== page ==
As Chimney Sweepers Come to Dust

Monday, April 20, 2015

As Chimney Sweepers Come to Dust
A Flavia de Luce Novel
by Alan Bradley

The newest book in the Flavia de Luce series takes place far from Buckshaw and the tiny town of Bishop’s Lacey. Flavia is off to Canada to attend Miss Bodycote’s Female Academy, the same boarding school her mother Harriet attended.

Though she’s loath to admit it, she’s a bit homesick and is missing some of the people who she dearly loves like the vicar’s wife, Dogger and even her sisters and father. She is still as irascible as ever, with a short fuse and a wicked sense of humor.

She once again mentions that her father was in a Japanese prisoner of war camp during WWII and I couldn't help but think of the movie and book Unbroken. I can’t imagine how horrible her father’s experience must have been. No child could understand that, but it makes sense that he's more detached with his children.

More than the other Flavia books, this one lost me a bit as it tried to juggle the different cords of the plot. I felt like a few things we left unresolved. (*SPOILER* For Example: why was the body’s throat slit before it was shoved up the chimney? Why did no one recognize the missing girl, even her own sister, just because she just had a wig on? *SPOILERS OVER*)

I also felt like there were a few tangents that could have been cut to simplify things. But regardless I still loved it. I particularly enjoyed seeing Flavia interact with other clever girls her own age, who weren't her sisters! It was refreshing to get out of Bishop’s Lacey for a bit. There was also a fun nod to the Nancy Drew series.

I was a big fan of the reporter character. I thought it was hilarious that he was willing to share info with Flavia even though he didn't know her. He’d do anything to get more details! I'm glad Flavia is finally getting into her role as a spy. She's been pursuing it on her own for so long and now she can get real guidance.

BOTTOM LINE: A fun chance to see Flavia outside of her normal setting. The novel works well at moving the story forward. A must read for anyone who has read the first six books in the series.

*Jayne Entwhistle narrates the audio as she has done for the whole series and she’s just perfect. 

“Pride in a parent often takes strange forms.”

“There is a mystery in silence that can never be matched by mere words. Silence is power.”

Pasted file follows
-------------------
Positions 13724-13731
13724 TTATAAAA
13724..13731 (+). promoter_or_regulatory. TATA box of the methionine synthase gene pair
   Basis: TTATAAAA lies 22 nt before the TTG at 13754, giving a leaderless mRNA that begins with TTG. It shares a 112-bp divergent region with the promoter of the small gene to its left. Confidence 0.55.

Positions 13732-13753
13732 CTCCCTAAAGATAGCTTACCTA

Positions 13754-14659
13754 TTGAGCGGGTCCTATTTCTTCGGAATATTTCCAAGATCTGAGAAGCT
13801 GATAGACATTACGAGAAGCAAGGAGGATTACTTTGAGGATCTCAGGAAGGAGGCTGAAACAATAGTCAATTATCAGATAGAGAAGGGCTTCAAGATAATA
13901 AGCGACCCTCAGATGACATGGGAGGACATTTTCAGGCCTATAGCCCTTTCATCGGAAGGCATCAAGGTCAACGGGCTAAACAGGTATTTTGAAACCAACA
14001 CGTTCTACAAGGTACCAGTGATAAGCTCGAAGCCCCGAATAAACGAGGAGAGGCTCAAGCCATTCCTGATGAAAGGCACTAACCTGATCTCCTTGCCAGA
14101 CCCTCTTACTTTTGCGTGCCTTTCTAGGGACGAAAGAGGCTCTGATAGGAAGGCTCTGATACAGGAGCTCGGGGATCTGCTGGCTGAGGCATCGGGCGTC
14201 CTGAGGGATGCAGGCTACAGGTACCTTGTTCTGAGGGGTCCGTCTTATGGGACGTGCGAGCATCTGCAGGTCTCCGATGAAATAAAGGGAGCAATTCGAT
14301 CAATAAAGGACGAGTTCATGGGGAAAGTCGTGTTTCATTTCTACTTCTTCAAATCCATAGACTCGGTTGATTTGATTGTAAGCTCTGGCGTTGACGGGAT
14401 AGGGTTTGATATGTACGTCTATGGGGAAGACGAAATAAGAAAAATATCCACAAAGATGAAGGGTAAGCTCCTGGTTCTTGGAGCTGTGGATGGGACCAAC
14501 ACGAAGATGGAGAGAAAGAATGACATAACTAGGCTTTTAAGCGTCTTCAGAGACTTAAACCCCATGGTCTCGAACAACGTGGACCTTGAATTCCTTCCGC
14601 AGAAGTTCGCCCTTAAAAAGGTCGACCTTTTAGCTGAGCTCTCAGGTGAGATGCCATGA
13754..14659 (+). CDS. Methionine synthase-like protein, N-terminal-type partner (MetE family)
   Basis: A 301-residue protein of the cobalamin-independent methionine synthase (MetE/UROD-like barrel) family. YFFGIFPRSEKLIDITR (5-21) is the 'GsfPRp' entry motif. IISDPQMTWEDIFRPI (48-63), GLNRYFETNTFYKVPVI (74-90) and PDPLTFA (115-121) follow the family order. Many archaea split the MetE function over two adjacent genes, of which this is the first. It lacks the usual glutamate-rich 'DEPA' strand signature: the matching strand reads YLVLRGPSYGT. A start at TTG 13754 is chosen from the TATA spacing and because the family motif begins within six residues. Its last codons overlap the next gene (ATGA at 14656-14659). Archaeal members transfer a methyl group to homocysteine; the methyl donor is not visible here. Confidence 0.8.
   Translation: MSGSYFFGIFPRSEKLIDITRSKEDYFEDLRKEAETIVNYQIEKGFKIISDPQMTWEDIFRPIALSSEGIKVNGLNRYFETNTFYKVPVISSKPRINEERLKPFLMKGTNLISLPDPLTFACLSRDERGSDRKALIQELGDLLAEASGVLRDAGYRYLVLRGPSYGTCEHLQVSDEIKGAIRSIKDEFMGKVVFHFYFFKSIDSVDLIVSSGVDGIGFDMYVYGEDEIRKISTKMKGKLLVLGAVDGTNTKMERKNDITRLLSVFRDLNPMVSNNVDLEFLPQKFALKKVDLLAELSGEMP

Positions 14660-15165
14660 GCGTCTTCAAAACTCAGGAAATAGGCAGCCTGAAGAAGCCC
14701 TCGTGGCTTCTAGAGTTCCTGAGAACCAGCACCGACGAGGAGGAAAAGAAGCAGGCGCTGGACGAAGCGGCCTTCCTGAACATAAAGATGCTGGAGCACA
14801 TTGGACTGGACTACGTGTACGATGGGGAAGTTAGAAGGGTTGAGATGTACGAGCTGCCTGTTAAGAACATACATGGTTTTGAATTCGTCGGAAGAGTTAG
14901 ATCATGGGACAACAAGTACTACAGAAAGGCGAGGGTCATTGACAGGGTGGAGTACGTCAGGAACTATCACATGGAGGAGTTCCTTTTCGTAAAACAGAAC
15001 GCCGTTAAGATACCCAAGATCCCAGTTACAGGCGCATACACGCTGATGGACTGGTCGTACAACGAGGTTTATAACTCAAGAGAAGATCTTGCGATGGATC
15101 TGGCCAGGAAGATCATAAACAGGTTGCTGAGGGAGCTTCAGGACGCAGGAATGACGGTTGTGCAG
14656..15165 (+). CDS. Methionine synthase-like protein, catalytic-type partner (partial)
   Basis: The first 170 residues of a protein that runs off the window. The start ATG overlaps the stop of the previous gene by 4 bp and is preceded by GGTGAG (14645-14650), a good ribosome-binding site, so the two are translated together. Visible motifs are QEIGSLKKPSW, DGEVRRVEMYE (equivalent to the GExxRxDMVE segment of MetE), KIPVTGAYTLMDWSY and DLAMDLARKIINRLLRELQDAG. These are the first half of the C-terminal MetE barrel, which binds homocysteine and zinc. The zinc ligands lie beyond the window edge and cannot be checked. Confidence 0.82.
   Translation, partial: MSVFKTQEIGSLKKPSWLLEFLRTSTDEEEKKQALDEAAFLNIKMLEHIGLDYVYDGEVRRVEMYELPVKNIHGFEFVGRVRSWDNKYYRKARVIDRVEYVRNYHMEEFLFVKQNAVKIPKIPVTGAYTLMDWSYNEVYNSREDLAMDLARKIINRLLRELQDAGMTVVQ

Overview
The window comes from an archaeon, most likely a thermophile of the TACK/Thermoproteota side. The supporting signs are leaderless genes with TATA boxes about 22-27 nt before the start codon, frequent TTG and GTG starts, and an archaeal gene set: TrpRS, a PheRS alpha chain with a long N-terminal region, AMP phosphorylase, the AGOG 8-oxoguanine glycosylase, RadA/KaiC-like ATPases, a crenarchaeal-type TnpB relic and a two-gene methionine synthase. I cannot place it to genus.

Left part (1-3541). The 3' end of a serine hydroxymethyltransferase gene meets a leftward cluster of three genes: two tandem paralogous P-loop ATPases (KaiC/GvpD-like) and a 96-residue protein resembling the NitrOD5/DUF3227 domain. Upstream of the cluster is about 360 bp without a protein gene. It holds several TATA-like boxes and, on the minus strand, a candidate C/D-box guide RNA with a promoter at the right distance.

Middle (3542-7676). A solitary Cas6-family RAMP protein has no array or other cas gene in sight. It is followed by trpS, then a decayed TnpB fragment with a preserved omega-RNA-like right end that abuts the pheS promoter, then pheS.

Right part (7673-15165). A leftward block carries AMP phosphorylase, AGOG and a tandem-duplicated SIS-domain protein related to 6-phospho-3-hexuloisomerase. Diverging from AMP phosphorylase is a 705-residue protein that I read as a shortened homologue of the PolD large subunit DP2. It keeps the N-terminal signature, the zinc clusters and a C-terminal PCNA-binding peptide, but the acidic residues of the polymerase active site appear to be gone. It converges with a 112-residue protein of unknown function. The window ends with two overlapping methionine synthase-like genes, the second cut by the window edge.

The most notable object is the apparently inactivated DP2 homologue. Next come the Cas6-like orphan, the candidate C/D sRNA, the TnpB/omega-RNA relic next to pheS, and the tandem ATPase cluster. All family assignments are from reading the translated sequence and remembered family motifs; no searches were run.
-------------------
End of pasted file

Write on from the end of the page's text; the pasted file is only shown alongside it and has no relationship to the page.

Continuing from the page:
The Curious Case of the Copper Corpse
A Flavia de Luce Story
by Alan Bradley

Flavia receives a note begging her to come at once to solve a murder. Of course she can’t resist and heads off immediately to the Anson House boy’s school. This is her very first paid case and it reads like a Sherlock Holmes short story. It's also the opposite of As Chimney Sweepers Come to Dust because it’s set at a boy’s school. She flexes her mental muscles and lets her curiosity lead the way. It gives us a look at the career she could one they have as a private investigator or police detective she wants.

BOTTOM LINE: Short and sweet, but a wonderful glimpse at Flavia when she’s in pure business mode. It's just a quick novella but if you love the Flavia series it's worth reading. 

“’This is probably no place for a girl.’

‘Girl be blowed!’ I snapped. ‘I’m here as a brain, not as a female.’”

“I’ve always been amazed by the ease with which a stranger’s life can be reconstructed by simply snooping through their belongings. Art and imagination combine to tell a tale that’s more complete than even a fat printed biography could ever hope to equal.”

*This is a short story and is only available online.
**I’d like to add a quick note about the cover. The whole series is designed by Joe Montgomery and they are gorgeous! Each one is a bright pop of color with a sinister illustration, just perfect.


Chrisbookarama said...

The thing about the sister? Yes, I agree! Sometimes mysteries have weird things that make no sense except they have to be there for the plot.

Melissa (Avid Reader) said...

Chris - Yes, I think I'm more forgiving about plot points like that with this series because I love the characters so much.